The art of dry stone walling concerns the knowhow related to making stone constructions by stacking stones upon each other, without using any other materials except sometimes dry soil. Dry stone structures are spread across most rural areas – mainly in steep terrains – both inside and outside inhabited spaces, though they are not unknown in urban areas. The stability of the structures is ensured through the careful selection and placement of the stones, and dry-stone structures have shaped numerous, diverse landscapes, forming various modes of dwelling, farming and husbandry. Such structures testify to the methods and practices used by people from prehistory to today to organize their living and working space by optimizing local natural and human resources. They play a vital role in preventing landslides, floods and avalanches, and in combating erosion and desertification of the land, enhancing biodiversity and creating adequate microclimatic conditions for agriculture. The bearers and practitioners include the rural communities where the element is deeply rooted, as well as professionals in the construction business. Dry stone structures are always made in perfect harmony with the environment and the technique exemplifies a harmonious relationship between human beings and nature. The practice is passed down primarily through practical application adapted to the particular conditions of each place.
Bobbin lacemaking in Slovenia is a handicraft skill of making lace by crossing and twisting thread wound on special wooden sticks known as bobbins. Using locally recognizable patterns with local names, bobbin lacemakers make lace in bands or in finished shapes. The bobbin lacemaking process follows a specific pattern: a drawing on paper is attached to a cylinder pillow in a wicker basket or on a wooden base. The lace is used to adorn clothing and fashion accessories, church and home textiles and representative spaces, but bobbin lacemaking also serves as an inspiration for artistic creations in fields such as the contemporary visual arts, design, architecture and culinary design. It is the creative expression of all those involved in the process, including the pattern designer and the bobbin lacemaker. Bobbin lacemaking has notable therapeutic functions, and is an ecologically clean and sustainability-oriented activity. There are around 120 bobbin lacemaking societies, sections and groups in Slovenia today, which include trained bobbin lacemakers and those who are still learning. Bearers mostly comprise women, and the knowledge and skills related to the practice are most frequently passed down from grandmothers to grandchildren: the socializing of female bobbin lacemakers in neighbourhood communities is also key for transmitting related knowledge and skills.
Door-to-door rounds of Kurenti is a Shrovetide custom practised from Candlemas (2 February) to Ash Wednesday. Kurenti practise their rounds through villages and nowadays also through the town of Ptuj. Groups consisting of Kurenti and one or more devils run from house to house, form a circle in the yard and jump around the owners. According to their beliefs, the noisy bell-ringing and brandishing of the wooden stick chase everything evil away and bring happiness to those they visit. Men, women and children are actively involved in all activities associated with the custom. Kurenti normally form groups, and some establish associations. One important bearer is the Federation of Kurenti Associations, which acts as the umbrella organization. The practice helps strengthen interpersonal bonds and is key to the regional identity of the communities concerned. Kindergartens and elementary schools assist in the safeguarding process, and some formal education courses and informal workshops help maintain respect for the practice. Related knowledge and skills are most commonly transmitted within the family, but youngsters also learn from elderly members of the groups they are part of and schools and museums play an important role by organizing activities, workshops and contests.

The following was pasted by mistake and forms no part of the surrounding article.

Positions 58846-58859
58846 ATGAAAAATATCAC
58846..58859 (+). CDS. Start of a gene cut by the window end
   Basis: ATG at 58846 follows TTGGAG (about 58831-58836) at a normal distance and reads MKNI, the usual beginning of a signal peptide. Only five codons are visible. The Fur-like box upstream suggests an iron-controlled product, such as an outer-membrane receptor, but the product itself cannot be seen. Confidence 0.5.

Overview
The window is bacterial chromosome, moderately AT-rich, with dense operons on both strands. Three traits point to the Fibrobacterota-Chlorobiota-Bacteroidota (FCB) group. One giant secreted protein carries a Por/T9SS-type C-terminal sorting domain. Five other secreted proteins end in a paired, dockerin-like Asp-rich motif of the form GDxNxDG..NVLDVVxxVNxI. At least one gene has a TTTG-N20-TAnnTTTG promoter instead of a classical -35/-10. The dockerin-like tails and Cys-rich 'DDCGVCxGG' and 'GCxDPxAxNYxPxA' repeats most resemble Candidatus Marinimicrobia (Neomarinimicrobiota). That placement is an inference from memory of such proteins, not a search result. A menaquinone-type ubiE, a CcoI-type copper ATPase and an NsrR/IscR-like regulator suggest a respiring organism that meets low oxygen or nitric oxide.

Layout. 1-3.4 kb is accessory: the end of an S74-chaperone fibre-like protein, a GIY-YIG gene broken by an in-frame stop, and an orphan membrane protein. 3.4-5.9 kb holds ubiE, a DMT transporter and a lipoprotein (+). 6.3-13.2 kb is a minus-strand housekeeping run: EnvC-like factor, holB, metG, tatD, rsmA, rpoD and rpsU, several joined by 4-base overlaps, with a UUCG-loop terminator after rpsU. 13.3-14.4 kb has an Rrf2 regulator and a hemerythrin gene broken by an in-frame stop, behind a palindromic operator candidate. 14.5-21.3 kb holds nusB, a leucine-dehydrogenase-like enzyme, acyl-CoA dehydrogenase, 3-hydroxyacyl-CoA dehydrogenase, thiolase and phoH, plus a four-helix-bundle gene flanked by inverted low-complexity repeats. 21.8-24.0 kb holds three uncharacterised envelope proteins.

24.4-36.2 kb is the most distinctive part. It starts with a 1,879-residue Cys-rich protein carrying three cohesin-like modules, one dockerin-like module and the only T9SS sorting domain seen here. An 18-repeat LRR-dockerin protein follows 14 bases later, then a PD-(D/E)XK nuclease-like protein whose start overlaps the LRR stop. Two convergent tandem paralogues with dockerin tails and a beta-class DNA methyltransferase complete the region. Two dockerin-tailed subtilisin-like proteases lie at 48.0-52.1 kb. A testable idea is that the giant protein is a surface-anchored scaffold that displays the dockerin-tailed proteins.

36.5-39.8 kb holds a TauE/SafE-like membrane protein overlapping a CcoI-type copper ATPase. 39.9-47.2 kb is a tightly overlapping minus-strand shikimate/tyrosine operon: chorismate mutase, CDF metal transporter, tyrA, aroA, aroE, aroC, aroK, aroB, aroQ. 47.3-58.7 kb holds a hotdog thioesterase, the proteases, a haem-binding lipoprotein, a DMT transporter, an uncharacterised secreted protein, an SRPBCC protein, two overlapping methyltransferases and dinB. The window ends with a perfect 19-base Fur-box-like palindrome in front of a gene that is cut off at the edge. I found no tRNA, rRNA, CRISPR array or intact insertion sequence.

In Škofja Loka, Slovenia, a folk play performed as a procession takes place in the streets of the town’s medieval centre during Lent and Easter involving more than 900 local performers. The Škofja Loka Passion Play, based on the ancient works of a Capuchin monk, demonstrates 20 scenes of the stations of the cross and others from the Old Testament and New Testament. Performed in the dialect of the time it was written, the play takes place at a series of locations. In addition to the actors, 400 other volunteers from the community participate in the play’s production. Due to the complexity involved, the Škofja Loka Passion Play is only performed every six years. While it is considered to be an important part of local identity, the play also contributes to social cohesion giving residents involved an opportunity to connnect with one other and feel like they are contributing to their community. Knowledge and skills associated with the practice of the play are transmitted from older to younger generations by families who participate, and craftspeople assisting in the play’s production who host classes passing on know-how to others. The Passion Play is also included in the curricula of local schools.